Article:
Australian government steps up digital ID efforts with new funding, age verification trials
Australia’s federal government has already begun trials of age verification for the purchase of alcohol by using digital identity, while at the state level, New South Wales is investing in the development of a digital wallet for ID and government service access.
Age verification trialed in Australia for alcohol purchases
The Digital Transformation Agency (DTA) has been performing digital identity age verification trials for online alcohol purchases, according to a Freedom of Information (FOI) request filed by an independent citizen and answered by the Office of the eSafety Commissioner in October.
The document described trials active since September with selected online retailers in Australia. The trials are using external digital ID providers Australia Post and Mastercard.
The pilot projects had been expected to run for between three and six months, counting 100 users per use case.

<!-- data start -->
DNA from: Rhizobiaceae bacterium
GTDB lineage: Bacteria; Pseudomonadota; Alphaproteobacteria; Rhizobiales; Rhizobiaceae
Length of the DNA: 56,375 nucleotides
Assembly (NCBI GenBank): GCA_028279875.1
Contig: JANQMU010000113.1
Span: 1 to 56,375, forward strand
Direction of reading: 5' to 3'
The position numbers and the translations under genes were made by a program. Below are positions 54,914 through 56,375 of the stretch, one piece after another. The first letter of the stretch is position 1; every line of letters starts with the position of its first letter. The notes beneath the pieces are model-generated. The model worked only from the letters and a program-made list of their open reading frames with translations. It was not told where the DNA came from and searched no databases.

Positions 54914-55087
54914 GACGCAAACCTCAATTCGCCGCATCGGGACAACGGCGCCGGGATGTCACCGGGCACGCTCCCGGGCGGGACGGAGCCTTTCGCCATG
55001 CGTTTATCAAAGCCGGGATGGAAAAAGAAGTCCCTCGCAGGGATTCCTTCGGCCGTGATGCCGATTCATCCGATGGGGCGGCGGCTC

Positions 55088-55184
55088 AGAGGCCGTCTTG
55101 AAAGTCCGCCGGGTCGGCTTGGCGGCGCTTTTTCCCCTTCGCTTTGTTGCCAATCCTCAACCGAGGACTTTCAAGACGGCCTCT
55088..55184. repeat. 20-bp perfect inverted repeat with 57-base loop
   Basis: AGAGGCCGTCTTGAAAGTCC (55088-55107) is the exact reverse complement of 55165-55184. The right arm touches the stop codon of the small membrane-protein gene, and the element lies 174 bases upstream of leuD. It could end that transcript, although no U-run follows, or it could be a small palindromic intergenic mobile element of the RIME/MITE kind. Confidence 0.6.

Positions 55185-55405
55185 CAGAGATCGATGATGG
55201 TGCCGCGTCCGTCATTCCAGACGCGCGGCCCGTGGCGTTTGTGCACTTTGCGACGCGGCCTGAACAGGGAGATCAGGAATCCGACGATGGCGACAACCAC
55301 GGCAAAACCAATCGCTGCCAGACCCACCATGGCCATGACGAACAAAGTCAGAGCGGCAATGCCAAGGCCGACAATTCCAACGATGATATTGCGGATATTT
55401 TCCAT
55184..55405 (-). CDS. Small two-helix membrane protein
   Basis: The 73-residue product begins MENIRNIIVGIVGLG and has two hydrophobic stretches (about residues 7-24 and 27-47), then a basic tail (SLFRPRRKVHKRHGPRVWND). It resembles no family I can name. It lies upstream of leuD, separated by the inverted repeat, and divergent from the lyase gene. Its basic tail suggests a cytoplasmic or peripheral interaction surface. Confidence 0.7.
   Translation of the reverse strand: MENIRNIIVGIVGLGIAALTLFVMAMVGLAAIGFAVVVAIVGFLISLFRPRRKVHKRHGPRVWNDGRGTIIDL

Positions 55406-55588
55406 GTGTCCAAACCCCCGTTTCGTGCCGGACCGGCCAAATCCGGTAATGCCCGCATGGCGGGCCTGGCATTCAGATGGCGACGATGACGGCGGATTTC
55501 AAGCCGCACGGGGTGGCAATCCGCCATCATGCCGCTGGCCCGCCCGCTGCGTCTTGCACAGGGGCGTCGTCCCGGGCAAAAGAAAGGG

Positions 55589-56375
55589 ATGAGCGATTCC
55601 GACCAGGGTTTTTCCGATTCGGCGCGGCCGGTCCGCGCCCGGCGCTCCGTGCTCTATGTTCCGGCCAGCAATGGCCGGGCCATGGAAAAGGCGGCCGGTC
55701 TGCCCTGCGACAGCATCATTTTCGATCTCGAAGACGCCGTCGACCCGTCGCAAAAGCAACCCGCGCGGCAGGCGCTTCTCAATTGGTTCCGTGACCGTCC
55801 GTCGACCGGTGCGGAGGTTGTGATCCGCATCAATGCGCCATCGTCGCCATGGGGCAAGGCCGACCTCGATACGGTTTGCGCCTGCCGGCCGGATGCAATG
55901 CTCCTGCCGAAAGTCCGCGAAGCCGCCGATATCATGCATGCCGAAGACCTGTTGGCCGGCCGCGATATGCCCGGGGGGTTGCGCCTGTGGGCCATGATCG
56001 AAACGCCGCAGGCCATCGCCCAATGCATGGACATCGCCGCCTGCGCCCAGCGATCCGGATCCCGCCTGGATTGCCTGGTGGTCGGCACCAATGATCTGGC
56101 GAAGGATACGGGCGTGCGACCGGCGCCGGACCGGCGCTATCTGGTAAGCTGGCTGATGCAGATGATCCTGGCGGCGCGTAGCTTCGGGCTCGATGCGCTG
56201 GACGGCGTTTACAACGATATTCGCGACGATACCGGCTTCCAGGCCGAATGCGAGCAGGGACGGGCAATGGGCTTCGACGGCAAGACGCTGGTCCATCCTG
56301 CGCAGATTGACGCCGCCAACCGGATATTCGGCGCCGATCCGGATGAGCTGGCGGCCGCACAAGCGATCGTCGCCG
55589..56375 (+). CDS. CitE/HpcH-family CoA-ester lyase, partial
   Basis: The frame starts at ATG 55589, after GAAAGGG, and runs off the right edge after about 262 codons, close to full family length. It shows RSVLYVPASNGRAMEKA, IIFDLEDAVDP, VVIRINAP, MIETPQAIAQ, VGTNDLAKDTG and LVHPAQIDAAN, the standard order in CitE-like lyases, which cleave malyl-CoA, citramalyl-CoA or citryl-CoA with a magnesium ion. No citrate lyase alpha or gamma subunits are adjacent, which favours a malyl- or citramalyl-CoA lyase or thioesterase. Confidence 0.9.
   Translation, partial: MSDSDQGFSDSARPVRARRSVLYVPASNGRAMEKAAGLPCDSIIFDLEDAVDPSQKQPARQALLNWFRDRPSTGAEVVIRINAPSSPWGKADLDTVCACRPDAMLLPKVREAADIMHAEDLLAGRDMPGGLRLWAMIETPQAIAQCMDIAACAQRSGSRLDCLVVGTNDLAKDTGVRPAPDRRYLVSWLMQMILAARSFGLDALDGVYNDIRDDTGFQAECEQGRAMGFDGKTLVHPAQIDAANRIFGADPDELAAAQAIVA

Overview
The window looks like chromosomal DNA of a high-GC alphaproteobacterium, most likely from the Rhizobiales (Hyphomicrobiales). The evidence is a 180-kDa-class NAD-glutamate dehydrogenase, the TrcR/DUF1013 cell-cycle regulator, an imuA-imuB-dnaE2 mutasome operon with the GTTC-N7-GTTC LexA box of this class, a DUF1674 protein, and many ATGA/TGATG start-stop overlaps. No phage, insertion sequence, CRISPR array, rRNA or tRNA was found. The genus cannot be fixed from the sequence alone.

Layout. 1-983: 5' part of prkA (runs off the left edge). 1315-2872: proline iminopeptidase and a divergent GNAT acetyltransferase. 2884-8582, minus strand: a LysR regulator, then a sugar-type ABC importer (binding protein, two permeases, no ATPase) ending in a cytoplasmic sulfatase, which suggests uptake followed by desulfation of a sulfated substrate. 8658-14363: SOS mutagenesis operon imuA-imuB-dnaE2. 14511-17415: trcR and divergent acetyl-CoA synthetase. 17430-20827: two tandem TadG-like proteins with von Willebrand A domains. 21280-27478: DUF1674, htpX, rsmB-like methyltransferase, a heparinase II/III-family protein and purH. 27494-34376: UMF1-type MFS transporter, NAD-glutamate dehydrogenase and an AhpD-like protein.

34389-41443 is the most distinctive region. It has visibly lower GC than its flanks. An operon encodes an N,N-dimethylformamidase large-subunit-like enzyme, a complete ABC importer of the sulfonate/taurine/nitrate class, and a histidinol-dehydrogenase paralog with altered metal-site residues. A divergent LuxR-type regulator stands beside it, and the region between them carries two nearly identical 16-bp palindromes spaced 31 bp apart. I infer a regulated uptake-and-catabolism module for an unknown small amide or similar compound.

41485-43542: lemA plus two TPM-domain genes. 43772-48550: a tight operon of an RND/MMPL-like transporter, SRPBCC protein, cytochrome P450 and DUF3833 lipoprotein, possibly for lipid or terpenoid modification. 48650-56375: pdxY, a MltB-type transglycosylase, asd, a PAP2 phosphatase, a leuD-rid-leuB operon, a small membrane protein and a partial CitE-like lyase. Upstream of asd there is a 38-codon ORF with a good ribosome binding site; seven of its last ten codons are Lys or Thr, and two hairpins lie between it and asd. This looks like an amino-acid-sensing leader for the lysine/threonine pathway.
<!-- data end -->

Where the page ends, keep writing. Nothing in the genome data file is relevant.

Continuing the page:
Further, the FOI request revealed the government is planning to use the trials to shape online age verification policy, as well as tracing its impact on revenue, customer adoption, and experience.
Additional trials are scheduled for 2022 and include more users, myGovID as an identity provider, as well as other Australia-based online alcohol and gambling service providers, and R18+ online video games with “loot boxes.”
The government has been considering the use of biometrics for online age verification since at least 2019.
NSW to develop digital identity wallet for sharing decentralized credentials
The new infrastructure will be financed as part of the state government’s $2.1 billion ($1.5 billion) digital restart fund and will enable the creation of an app to enable citizens to prove their identity and share decentralized credentials, both in the public and private sectors.
According to iTnews, budget documents released last week suggest the digital wallet and digital identity hub within the Service NSW app will also include a commercial credential exchange service. It is expected to use biometrics such as face recognition to authenticate users.
As for the rest of the digital restart fund budget, $40 million ($28.5 million) will be invested in the NSW spatial digital twin platform (which will create a 4D model of the state) $98.7 million ($70.3 million) in cyber security initiatives, and $10.5 million ($7.5 million) to fund three projects, including one called Asset AI.
At the time of writing, NSW has not yet revealed plans for the remaining funds.